One of my last duties before leaving London was to publish a catalogue of photographs for sale to the commercial creative market (advertisers, designers and the like). It was a joy to introduce artists such as Julia Hember, David Hiscock and Calum Colvin to the commercial world and immediately an Ajamu image was snapped up for poster sites across London: a delicious adventure in cultural cross pollination. So when my company transferred me to USA in January I arrived full of curiosity to see how the same catalogue has been received in the New World.
The cultural pollen has had a mixed reception in USA and if anything fertilises I expect to see some peculiar hybrids! Reactions have been mixed: while the East and West coasts have expressed curiosity about Ajamu’s two images of naked men having sex (nothing revealed but everything suggested), the same images provoked an immediate allergic reaction in the central plains. I am not so naive that I am surprised by the calls offering opinions about Adam & Steve’s place in the natural order, but I have been fascinated by the magical qualities attributed to the photographic image. All callers have remarked on the inclusion of photographs depicting children in the same catalogue (on different pages) as though this exacerbates Ajamu’s images of male sexuality. It seems that (in the minds of the callers) the two dimensional men in the pictures have intent to crawl between the pages to assault the two dimensional children. Leaving aside the specious association between homosexuality and paedophilia, there is a common failure on the part of these professional picture-users to distinguish between the photographic image and the act that it represents: it is the theory of “equivalence” taken to an alarming extreme. Any suggestion that these images might be open to alternative readings (for health education messages, social commentary, etc.) is met with disbelief simply because the photographic “evidence” is overwhelming: the act is bad therefore the representation is bad.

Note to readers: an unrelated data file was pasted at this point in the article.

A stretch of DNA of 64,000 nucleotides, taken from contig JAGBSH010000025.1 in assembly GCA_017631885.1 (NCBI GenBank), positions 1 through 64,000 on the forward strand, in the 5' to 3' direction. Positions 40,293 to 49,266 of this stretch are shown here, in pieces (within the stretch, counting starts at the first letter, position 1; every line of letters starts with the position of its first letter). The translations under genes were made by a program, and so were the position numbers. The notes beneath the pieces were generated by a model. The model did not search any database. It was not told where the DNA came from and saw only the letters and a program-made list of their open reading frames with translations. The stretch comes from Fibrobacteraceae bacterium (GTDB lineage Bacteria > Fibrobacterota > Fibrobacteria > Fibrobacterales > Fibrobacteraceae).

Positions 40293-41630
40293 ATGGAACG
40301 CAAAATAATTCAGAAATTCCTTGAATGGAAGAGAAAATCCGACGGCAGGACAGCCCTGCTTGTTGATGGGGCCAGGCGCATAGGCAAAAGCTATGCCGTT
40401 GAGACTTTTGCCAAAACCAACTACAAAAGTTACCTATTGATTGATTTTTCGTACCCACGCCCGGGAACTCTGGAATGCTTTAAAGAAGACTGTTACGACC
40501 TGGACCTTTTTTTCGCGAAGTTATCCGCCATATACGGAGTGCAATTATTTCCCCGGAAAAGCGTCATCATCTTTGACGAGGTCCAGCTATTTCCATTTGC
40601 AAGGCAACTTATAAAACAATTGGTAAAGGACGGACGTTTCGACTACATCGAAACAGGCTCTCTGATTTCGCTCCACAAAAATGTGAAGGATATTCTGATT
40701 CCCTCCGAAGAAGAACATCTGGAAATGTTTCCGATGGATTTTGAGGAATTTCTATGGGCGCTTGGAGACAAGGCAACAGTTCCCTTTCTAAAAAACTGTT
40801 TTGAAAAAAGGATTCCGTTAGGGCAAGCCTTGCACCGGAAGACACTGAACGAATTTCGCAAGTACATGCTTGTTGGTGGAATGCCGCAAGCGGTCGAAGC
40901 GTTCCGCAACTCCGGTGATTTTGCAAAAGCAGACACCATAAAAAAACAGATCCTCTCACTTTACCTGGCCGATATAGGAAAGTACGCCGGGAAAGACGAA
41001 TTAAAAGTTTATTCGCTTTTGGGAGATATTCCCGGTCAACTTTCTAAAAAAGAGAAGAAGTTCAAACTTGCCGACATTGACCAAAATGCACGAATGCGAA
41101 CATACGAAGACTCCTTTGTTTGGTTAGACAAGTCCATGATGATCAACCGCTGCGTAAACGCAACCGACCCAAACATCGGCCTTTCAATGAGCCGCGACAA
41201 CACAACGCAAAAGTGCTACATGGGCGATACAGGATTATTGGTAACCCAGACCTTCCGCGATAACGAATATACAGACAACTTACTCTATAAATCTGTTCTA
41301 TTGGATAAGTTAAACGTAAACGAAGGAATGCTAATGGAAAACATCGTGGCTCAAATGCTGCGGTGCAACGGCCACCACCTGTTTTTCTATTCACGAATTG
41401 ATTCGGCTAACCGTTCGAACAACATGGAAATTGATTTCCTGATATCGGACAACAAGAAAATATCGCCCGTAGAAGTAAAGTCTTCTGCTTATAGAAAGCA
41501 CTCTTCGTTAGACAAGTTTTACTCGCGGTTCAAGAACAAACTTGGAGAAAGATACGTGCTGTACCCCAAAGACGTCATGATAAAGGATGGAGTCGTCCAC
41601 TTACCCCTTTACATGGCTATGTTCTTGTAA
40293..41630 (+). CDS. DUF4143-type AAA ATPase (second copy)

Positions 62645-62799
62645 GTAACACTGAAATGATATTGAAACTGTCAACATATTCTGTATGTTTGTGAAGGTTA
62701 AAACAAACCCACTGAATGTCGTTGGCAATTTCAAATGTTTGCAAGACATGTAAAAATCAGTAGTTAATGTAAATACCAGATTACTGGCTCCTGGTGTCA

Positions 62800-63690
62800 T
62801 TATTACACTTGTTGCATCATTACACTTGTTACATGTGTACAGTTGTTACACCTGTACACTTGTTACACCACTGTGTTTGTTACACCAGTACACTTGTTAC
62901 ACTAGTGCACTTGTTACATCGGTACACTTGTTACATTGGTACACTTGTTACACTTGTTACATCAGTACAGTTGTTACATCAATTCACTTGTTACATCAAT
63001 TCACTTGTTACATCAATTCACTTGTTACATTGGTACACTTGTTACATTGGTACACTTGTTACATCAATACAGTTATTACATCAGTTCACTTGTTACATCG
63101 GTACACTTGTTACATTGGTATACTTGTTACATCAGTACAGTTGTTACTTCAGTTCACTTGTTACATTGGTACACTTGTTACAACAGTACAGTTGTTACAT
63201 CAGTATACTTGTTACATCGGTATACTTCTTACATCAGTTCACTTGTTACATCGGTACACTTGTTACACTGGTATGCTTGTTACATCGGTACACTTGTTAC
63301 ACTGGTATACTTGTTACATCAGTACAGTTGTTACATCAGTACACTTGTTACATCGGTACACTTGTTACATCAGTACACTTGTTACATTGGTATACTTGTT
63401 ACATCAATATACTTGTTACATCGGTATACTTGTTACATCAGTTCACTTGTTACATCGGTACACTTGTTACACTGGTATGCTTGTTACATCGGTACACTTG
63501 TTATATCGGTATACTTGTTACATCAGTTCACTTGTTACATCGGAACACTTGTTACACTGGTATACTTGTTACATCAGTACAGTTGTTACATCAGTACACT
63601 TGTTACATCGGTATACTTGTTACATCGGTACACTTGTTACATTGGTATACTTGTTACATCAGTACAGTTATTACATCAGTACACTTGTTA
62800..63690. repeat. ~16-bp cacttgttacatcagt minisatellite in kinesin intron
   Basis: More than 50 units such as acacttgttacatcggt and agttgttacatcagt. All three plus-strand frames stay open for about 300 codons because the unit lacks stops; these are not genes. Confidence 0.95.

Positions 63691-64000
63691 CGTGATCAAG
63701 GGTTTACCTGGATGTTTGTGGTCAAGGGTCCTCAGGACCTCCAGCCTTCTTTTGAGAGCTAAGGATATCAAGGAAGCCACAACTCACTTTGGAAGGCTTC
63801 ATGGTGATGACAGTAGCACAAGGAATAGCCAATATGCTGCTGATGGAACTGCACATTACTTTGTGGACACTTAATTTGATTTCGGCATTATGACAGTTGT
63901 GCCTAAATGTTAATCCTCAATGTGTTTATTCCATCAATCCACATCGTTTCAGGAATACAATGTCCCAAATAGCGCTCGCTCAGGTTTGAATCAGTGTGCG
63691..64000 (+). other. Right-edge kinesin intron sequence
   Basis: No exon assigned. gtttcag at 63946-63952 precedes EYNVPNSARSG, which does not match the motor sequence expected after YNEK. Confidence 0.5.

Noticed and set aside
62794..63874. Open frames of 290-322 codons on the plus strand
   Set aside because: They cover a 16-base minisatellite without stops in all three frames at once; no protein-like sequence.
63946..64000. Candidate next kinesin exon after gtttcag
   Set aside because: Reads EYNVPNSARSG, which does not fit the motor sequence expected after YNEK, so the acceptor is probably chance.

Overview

Similar reactions have been sparked by Julia Hember’s (self) portrait of a wounded woman who appears to have been beaten (published in the same catalogue). Callers are outraged by the representation of abuse because the representation is automatically understood to be an endorsement of the action. I patiently explain that the image is offered without commentary and that in the appropriate context the meaning might be very positive; there is a disbelieving pause until I point out that European advertisers have used a near-identical image in public awareness campaigns about domestic violence. Maybe in a society where representation is overwhelmingly wholesome it is unreasonable to expect images to be understood with critical awareness.
I have only put my toe in the cultural waters in America but this episode has given me a cold shiver. I am presenting images to professional communicators whose work revolves around the creation of context for imagery, but somehow the intent to stimulate adventure has stimulated alarm and concern. Is this an example of two nations separated by a common language? It will be an exciting investigation to discover how wild the West can be.
At time of writing Stephen Mayes was COO, Photonica USA